Oh what a tangled web – Misleading ads.
Although it’s usually the ‘harm and offence’ rulings that hit the headlines, roughly 70% of the complaints the Advertising Standards Authority (ASA) receives each year concern potentially misleading advertising. Making sure your advertising doesn’t mislead consumers might seem straightforward, but it’s a broad area that often requires careful navigation by marketers across all sectors.
Here the Committee of Advertising Practice (CAP) share the underlying principles.
- The Codes
The rules in this area are broadly the same for both non-broadcast and broadcast advertising, but for simplicity we’ll focus on the UK Code of Non-broadcast Advertising and Direct & Promotional Marketing (the CAP Code).
There are various elements to the ‘Misleading Advertising’ sections in the Advertising Codes, but the overarching principle is captured in Rule 3.1 which states that “marketing communications must not materially mislead or be likely to do so”.
The ‘background’ to Section 3 in the CAP Code also explains that the ASA will take into account the overall impression created by an ad, as well as specific claims, and will rule on the basis of the likely effect on consumers – not the marketer’s intentions. So, the ASA can, and will, find against an advertiser even if it wasn’t their intention to mislead.
- How does the ASA judge whether something is misleading?
There are two main ‘tests’ that the ASA applies to judge whether an ad or claim is misleading, and both ‘tests’ must be satisfied. In making judgments the ASA also considers to whom the ad was addressed and what message the target audience are likely to understand from it.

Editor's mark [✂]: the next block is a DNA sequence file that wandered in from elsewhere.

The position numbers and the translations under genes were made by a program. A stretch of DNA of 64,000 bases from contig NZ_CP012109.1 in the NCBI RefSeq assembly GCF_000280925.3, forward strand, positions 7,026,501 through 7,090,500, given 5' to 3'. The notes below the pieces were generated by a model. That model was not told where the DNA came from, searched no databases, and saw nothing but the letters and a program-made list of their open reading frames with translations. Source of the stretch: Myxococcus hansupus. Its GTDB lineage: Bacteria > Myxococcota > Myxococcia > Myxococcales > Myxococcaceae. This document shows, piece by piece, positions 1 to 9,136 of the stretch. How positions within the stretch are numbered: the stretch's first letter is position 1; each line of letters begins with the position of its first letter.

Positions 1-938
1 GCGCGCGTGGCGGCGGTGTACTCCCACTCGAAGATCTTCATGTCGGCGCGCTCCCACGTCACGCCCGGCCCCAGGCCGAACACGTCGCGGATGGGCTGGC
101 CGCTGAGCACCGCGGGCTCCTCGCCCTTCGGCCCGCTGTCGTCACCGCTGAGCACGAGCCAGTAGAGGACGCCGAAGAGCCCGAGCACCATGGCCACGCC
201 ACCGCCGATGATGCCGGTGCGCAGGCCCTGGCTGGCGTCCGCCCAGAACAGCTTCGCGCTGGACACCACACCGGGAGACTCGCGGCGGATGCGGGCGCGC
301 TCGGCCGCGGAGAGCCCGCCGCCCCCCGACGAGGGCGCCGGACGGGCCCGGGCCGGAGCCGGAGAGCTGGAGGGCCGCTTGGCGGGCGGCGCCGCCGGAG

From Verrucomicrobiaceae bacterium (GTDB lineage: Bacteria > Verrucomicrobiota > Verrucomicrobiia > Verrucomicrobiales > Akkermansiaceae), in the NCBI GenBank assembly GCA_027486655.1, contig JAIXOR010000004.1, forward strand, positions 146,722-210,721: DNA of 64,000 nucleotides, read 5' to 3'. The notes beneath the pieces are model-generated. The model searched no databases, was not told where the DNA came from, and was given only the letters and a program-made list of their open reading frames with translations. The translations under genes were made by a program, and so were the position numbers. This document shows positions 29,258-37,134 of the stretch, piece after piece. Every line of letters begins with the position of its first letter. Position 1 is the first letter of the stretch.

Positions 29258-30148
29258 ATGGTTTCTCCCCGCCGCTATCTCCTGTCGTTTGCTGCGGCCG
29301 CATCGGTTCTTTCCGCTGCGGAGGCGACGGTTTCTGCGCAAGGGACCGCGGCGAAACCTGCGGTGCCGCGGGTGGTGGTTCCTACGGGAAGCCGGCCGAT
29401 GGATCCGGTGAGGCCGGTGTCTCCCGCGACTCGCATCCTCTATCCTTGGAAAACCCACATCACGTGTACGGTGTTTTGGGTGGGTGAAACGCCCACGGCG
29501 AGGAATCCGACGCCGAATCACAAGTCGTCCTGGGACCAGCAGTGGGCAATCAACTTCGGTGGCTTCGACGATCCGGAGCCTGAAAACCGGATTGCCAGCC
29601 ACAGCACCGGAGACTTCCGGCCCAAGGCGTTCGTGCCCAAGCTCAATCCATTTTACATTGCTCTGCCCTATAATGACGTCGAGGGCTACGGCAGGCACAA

Marketing communications are considered to be misleading if they:
- are likely to deceive consumers; and
- are likely to cause consumers to take transactional decisions that they would not otherwise have taken.
- What is meant by deceive?
Ads or claims can deceive consumers by ambiguity, through presentation or by omitting important information. In short, that is information that the consumer needs to make informed decisions in relation to a product or service. They can also, of course, mislead by including false or incorrect information.
- What’s a transactional decision?
The transactional decision ‘test’ essentially means that the misleading claim has to affect the consumer’s behaviour. A transactional decision does not only involve the decision of whether or not to make a purchase, but can also be a matter of simply making further enquiries or navigating further into an advertiser’s website, for example.
- What does it mean in practice?
Ultimately, you should try to be as clear as possible in your communications with consumers. This means that as well as not making false claims, you shouldn’t hide information from them or exaggerate any claims you plan to make.
You should also make sure that you hold evidence for any objective claims you make i.e. claims that consumers would expect to be proved. Claims that can’t be proved include, for example, ‘puffery’ or opinion. Advertisers must always hold the evidence for a claim before publishing the ad.
- How do I get it right?
The best way to make sure you don’t fall foul of the rules in this area, aside from checking against the rules and guidance, is to put yourself in your audience’s shoes. Forget what you know and try to read your ad with the same level of knowledge as your audience – does it still mean what you thought it did?
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